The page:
Storm for Five Years Detected on Saturn

The size of the storm was as big as the continent of Europe. Its vortex diameter reaches more than 4,000 kilometers.

The size of the storm was as big as the continent of Europe. Its vortex diameter reaches more than 4,000 kilometers.

Researchers from the University of the Basque Country (UPV / EHU) has been monitoring the storms on Saturn for more than five years. This is the longest storm is detected to date in one of the giant planets in the Solar System. Images from Cassini used to conduct this research.

“The storm – where the wind changed into the same direction – do not usually last for a long time, so we were interested to find one that has been occurring for several years at Saturn,” said Teresa del Río-Gaztelurrutia, study lead author and a researcher at the UPV / EHU Planetary Sciences Group.

The team began tracking the storm in 2004, the same year as the plane Cassini (NASA-ESA-Italian Space Agency) began sending back images of Saturn. The scientists have been able to confirm the persistence of this large storm, whose size is as large as the continent of Europe. Its vortex diameter (oval-shaped circulation disorders) reached more than 4,000 kilometers.

“Our observations make this storm is longest ever seen in the giant planets in the Solar System, Jupiter and Saturn,” said the researchers, while acknowledging that “we still know little about the types of structure.”

Nevertheless, the research team has analyzed the horizontal morphology of the cyclone, the vertical cloud structure and dynamics, as well as creating an internal model of the storm circulation and its interaction with external winds, using mathematical simulation. The results have been published recently in the journal Icarus.

A storm that lasted more than five years, which was detected at Saturn. (Credit: Cassini ISS / Del Río-Gaztelurrutia, etc.)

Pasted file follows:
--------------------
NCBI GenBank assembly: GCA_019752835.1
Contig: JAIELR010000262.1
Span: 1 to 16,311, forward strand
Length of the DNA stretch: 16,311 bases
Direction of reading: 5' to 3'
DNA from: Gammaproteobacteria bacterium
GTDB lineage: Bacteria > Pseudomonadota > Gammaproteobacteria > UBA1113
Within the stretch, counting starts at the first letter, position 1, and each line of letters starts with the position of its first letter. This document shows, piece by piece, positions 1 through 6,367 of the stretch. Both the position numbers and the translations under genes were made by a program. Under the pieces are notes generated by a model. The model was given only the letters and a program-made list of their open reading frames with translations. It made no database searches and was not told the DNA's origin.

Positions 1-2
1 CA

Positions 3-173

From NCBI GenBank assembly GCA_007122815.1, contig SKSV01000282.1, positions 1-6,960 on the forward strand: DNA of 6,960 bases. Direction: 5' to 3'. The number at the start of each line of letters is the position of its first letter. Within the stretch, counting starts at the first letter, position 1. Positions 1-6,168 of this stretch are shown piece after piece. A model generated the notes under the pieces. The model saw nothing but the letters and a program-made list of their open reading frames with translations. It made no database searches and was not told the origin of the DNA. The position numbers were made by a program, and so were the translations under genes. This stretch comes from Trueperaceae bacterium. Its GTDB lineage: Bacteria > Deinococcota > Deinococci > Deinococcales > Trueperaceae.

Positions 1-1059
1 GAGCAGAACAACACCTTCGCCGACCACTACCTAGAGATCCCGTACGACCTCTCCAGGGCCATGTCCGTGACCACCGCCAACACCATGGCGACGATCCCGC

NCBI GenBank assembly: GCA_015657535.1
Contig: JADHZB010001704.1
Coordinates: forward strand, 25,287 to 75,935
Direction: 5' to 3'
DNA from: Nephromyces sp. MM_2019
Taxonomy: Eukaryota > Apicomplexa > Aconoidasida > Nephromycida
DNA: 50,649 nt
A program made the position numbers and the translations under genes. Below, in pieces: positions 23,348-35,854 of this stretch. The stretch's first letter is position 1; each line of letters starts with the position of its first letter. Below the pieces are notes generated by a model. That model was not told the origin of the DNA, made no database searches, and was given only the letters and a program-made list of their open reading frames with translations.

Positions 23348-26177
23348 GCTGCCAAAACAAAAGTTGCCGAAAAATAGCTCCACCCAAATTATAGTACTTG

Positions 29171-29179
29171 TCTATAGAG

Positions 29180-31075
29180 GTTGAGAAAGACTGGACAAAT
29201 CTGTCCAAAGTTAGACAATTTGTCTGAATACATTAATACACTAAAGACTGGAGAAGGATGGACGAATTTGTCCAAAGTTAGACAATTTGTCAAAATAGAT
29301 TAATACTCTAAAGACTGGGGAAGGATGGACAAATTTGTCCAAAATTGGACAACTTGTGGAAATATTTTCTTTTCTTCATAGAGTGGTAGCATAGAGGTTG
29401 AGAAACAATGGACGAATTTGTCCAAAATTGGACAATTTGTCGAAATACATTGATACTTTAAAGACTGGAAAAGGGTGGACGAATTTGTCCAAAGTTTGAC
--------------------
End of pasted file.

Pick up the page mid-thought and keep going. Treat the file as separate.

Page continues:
Wind is weak on the inside

It is very difficult to measure the internal wind vortex due to poor image contrast, but researchers have been able to detect that the wind was “not very intense” than the movement of the storm itself. Storm moving at whirlwind speed of 245 km / h, dragged by a strong jet stream, while the maximum wind speed around the edge is only 72 km / h.

“Another reason why the storm that caught our attention is the visual display, which is very reminiscent of the Great Dark Spot us in Neptune, which – like the Great Red Spot on Jupiter – is an anti-storm,” said Teresa del Río. In the anti-storm, the wind turned against the direction of rotation of the planet, and far more stable. That is, the vortices they last longer than the storm on the giant planet.

In contrast to the anti-big and long-term storm on Jupiter, a storm at Saturn has a weak circulation, with properties very similar to those in the surrounding environment.

The scientists are waiting impatiently for the data in 2010 so they can figure out how disorders has evolved over the past year. The latest data available is for 2009, as NASA released images from Cassini with a grace period of one year.

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